Ten hard rules on how to win an election.
Journalist and biographer Christine Wallace's How to Win an Election can be read two ways. Firstly, as an autopsy of Labor's shock 2019 defeat, and secondly as a witty yet Machiavellian explainer of how to win at contemporary politics. While the book's tone is often playful and tongue-in-cheek, its aim is deadly serious.
The book is divided into 10 key rules for success. Among other things: develop sensible policies that have a chance of getting up, use polling judiciously (the chapter on polling should be mandatory reading), work productively where possible with oppositions, engage positively with journalists, and make good cut through ads (including social media). Another important rule: a leader must be a good performer who connects emotionally with people. While an important requisite of leaders is that they have profound self-belief, this can block clear thinking. Bruised egos can cause leaders to shut down and surround themselves with uncritical supporters. A delicate balance between self-belief and self-restraint is required.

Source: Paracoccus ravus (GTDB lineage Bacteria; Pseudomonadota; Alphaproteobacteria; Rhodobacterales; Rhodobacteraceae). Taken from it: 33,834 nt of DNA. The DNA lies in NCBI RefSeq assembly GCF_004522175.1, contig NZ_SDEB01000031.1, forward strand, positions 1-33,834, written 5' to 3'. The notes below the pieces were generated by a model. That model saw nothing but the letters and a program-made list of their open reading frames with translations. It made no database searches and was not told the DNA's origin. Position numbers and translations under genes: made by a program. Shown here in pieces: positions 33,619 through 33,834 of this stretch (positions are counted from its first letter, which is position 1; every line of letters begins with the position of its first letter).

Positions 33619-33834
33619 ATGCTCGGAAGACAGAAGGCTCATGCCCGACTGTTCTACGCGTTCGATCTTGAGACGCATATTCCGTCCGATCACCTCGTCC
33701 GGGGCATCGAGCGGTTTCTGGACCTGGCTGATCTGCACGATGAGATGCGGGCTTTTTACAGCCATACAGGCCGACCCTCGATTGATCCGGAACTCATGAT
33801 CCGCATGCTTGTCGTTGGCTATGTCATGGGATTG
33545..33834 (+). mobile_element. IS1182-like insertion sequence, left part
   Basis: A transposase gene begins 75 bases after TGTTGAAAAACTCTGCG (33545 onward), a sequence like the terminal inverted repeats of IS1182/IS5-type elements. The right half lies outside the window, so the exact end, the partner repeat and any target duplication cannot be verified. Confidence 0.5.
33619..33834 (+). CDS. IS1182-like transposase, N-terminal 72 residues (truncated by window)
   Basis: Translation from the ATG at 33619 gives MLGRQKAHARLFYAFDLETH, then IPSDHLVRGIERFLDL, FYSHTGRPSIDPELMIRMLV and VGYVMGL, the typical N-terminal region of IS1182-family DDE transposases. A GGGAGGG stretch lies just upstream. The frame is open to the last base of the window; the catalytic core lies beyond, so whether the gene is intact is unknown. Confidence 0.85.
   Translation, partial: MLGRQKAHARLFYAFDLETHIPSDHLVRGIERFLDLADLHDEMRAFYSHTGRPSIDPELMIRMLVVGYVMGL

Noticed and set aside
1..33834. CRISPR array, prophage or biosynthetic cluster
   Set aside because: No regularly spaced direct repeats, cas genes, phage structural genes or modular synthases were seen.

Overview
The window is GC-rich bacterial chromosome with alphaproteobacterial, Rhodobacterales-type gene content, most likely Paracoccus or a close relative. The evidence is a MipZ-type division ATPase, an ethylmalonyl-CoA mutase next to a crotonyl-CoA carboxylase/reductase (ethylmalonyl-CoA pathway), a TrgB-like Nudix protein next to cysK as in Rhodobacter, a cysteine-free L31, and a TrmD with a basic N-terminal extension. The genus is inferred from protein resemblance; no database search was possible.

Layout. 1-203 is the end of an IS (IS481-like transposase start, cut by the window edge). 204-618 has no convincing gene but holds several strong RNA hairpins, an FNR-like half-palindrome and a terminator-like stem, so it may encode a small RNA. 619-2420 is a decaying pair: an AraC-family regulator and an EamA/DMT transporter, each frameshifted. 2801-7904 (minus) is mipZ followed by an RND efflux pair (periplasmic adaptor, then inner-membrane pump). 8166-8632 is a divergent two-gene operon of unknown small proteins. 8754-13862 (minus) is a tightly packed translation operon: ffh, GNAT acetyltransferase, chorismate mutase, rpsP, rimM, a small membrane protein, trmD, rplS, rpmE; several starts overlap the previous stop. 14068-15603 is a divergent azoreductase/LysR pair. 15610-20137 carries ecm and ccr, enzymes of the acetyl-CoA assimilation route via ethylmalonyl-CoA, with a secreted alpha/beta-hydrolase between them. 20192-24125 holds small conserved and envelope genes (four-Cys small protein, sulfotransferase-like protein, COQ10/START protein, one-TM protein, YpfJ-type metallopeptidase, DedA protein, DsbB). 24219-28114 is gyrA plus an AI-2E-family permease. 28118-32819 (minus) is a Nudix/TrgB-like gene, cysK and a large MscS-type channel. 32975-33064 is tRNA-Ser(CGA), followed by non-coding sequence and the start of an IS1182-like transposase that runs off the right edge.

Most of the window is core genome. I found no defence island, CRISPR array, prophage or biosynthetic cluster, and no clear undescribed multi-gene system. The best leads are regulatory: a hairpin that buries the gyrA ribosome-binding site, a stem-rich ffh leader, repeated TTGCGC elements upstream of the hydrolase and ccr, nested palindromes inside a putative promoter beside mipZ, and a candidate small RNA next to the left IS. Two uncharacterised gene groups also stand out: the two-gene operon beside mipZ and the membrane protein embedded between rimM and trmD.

he bottom line? Labor lost due to a wooden leader whose strategists failed to read the polling properly. Worst of all, Labor tried to win government with a suite of ambitious policies while in opposition - history shows that serious reform is best done whilst in government. How to Win an Election is essential reading for politicians and their staffers; it will also greatly appeal to voters of all ages and persuasions.
How to Win an Election, by Chris Wallace. Published by New South Books.
Review by Chris Saliba
This review first published at Books + Publishing. Click here.
North Melbourne Books